The Evista Eye Centre offers comprehensive Glaucoma care and consultations for all forms of Glaucoma. We care for infants and children, adults, whether primary or related to complex eye problems. Medical treatment, Laser therapies, and Surgical procedures for Glaucoma are available at Evista Eye Care Centre.
Glaucoma is a group of diseases that damage the eye’s Optic nerve and can result in vision loss and blindness.
However, with early detection and treatment, you can often protect your eyes against serious vision loss.
The Optic Nerve
The optic nerve is a bundle of more than 1 million nerve fibers. It connects the Retina to the brain. (See diagram above.) The Retina is the light-sensitive tissue at the back of the eye. A healthy Optic nerve is necessary for good vision.
At first, Open-angle Glaucoma has no symptoms. It causes no pain. Vision stays normal. Glaucoma can develop in one or both eyes.
Without treatment, people with Glaucoma will slowly lose their Peripheral (side) vision. As Glaucoma remains untreated, people may miss objects to the side and out of the corner of their eye. They seem to be looking through a tunnel. Over time, straight-ahead (central) vision may decrease until no vision remains.
Glaucoma is detected through a comprehensive dilated eye exam that includes the following:
Visual acuity test. This eye chart test measures how well you see at various distances.
Visual field test. This test measures your Peripheral (side vision). It helps your eye care professional to tell if you have lost peripheral vision, a sign of Glaucoma.
Dilated eye exam. In this exam, drops are placed in your eyes to widen, or dilate, the pupils. Your eye care professional uses a special magnifying lens to examine your retina and Optic nerve for signs of damage and other eye problems. After the exam, your close-up vision may remain blurred for several hours.
Tonometry is the measurement of pressure inside the eye by using an instrument called a Tonometer. Numbing drops may be applied to your eye for this test. A Tonometer measures pressure inside the eye to detect Glaucoma.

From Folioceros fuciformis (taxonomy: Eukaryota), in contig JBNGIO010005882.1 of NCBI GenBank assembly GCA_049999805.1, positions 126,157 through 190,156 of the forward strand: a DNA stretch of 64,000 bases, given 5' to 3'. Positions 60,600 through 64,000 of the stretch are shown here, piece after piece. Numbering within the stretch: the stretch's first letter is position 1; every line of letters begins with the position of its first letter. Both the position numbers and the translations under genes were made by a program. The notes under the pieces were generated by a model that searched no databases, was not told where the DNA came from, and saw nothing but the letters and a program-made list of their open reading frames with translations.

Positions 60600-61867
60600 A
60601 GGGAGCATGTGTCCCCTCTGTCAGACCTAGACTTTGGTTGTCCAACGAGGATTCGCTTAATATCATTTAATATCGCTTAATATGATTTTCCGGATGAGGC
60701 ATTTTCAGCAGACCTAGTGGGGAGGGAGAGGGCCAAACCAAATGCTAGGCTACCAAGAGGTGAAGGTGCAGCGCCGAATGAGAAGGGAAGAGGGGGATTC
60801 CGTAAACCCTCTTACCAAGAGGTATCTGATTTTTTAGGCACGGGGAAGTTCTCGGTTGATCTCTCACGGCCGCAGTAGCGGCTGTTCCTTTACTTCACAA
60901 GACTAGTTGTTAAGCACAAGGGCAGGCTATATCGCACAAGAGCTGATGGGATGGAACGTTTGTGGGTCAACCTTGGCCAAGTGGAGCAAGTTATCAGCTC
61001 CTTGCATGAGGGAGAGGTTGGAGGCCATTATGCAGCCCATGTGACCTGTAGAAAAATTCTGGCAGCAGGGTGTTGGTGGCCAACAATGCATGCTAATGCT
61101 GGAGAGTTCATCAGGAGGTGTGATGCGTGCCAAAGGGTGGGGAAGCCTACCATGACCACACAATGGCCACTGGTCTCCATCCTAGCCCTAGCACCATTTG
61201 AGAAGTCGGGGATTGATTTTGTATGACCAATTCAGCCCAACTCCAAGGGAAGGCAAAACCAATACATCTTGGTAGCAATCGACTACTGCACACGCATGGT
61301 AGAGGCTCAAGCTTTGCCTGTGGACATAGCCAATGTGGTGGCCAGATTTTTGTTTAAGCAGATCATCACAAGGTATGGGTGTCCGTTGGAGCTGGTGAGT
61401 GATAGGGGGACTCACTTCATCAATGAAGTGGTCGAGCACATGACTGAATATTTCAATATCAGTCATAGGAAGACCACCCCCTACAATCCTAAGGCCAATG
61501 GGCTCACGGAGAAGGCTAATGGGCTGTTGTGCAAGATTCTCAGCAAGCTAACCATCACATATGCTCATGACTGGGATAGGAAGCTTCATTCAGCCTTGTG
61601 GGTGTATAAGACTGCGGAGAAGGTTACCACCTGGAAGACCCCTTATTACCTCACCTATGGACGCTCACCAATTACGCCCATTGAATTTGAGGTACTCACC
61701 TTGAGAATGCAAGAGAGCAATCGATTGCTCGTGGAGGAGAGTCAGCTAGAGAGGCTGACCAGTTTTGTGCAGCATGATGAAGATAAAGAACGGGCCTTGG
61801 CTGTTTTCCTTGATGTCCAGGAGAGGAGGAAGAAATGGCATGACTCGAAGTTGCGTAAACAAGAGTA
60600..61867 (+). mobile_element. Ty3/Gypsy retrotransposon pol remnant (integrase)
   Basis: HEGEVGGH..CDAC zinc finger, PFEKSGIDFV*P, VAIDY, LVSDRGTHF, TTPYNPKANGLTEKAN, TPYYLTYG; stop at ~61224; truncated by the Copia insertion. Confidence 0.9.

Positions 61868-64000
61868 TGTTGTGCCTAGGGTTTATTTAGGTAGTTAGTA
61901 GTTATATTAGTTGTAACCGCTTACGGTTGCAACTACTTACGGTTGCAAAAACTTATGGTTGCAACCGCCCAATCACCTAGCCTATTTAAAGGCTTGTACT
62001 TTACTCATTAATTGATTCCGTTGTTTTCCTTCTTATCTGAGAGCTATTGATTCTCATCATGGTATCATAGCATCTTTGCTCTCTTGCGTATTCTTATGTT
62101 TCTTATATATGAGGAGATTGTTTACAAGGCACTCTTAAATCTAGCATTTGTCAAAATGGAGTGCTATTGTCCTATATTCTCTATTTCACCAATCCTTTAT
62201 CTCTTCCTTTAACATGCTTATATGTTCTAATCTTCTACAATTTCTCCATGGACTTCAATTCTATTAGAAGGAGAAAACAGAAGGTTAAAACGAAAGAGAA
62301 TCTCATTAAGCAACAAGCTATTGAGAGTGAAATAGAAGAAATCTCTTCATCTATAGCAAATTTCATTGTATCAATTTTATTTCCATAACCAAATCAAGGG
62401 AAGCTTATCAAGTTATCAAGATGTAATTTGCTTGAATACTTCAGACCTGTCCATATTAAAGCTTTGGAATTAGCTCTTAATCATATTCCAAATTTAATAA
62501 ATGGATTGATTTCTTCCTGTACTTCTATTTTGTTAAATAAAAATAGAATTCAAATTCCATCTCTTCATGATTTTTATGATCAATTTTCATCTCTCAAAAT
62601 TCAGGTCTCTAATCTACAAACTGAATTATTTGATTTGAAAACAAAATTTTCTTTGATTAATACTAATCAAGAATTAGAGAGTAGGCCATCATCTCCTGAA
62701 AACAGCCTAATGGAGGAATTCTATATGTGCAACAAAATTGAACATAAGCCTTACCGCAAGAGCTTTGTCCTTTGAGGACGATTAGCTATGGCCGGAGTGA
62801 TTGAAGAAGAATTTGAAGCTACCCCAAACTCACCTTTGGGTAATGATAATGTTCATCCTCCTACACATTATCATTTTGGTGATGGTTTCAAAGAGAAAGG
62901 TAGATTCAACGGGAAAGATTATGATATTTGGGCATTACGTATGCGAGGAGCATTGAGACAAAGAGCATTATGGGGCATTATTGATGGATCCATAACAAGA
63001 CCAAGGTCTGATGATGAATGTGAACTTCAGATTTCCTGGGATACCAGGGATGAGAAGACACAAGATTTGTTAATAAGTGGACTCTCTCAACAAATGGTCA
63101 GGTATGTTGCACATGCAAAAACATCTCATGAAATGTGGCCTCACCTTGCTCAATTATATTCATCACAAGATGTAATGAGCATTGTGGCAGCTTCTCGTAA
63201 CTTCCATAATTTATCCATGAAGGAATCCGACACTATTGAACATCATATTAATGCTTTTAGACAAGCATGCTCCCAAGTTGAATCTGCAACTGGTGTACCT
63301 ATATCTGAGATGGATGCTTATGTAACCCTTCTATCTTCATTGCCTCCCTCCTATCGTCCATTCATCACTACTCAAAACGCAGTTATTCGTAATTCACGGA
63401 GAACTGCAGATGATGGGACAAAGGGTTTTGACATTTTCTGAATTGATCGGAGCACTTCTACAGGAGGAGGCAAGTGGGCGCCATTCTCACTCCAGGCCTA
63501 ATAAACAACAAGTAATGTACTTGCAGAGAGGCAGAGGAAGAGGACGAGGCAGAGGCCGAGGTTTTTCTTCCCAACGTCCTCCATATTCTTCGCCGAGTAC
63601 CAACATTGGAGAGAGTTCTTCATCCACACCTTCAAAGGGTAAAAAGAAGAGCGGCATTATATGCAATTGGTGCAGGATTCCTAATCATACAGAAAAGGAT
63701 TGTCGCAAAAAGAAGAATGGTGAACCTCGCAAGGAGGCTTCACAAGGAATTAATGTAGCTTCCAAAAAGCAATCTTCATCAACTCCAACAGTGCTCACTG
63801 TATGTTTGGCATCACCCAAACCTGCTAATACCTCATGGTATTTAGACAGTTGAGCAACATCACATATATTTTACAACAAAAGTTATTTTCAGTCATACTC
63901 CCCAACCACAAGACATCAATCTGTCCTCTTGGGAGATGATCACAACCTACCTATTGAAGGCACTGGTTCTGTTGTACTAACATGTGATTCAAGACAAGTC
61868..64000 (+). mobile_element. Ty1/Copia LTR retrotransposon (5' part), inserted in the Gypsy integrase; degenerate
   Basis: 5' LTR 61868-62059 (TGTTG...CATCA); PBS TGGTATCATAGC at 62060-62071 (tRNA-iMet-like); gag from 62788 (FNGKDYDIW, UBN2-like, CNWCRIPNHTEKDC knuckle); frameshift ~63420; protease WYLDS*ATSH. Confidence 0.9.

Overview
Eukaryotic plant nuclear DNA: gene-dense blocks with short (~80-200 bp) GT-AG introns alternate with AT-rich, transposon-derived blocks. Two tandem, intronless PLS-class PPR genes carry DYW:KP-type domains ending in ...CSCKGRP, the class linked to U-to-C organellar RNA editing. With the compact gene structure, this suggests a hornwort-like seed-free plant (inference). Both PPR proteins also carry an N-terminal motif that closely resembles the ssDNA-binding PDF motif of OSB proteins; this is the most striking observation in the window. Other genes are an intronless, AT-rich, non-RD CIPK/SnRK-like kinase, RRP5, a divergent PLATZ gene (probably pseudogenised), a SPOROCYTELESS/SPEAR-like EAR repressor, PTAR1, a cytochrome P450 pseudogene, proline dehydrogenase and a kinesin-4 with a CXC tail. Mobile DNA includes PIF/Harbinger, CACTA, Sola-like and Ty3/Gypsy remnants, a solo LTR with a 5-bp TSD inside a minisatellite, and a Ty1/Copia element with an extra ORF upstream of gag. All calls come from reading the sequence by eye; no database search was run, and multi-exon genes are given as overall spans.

Pachymetry is the measurement of the thickness of your cornea. Your eye care professional applies a numbing drop to your eye and uses an ultrasonic wave instrument to measure the thickness of your cornea.
Chronic Open Angle Glaucoma: The most common type of glaucoma, known as chronic open angle (COAG) or primary open angle, occurs when the canals draining the eye of aqueous humor become clogged.
This blockage can gradually increase pressure within the eye to damaging levels. No pain occurs, so individuals are usually unaware that these changes are occurring.
There are no early signs or symptoms but over the years vision will be lost starting in the Periphery and moving towards the central vision.
Acute Angle Closure Glaucoma: When eye pressure builds up rapidly, it is called Acute angle-closure Glaucoma. This type of glaucoma commonly occurs in individuals who have narrow anterior chamber angles.
In these cases, aqueous fluid behind the iris cannot pass through the pupil thus pushing the iris forward, preventing aqueous drainage through the angle.
It is as though a sheet of paper floating near a drain suddenly drops over the opening and blocks the flow out of the sink. In cases of Acute angle closure Glaucoma, one may experience blurred vision, halos around lights, deep pain behind the eye, nausea, and vomiting.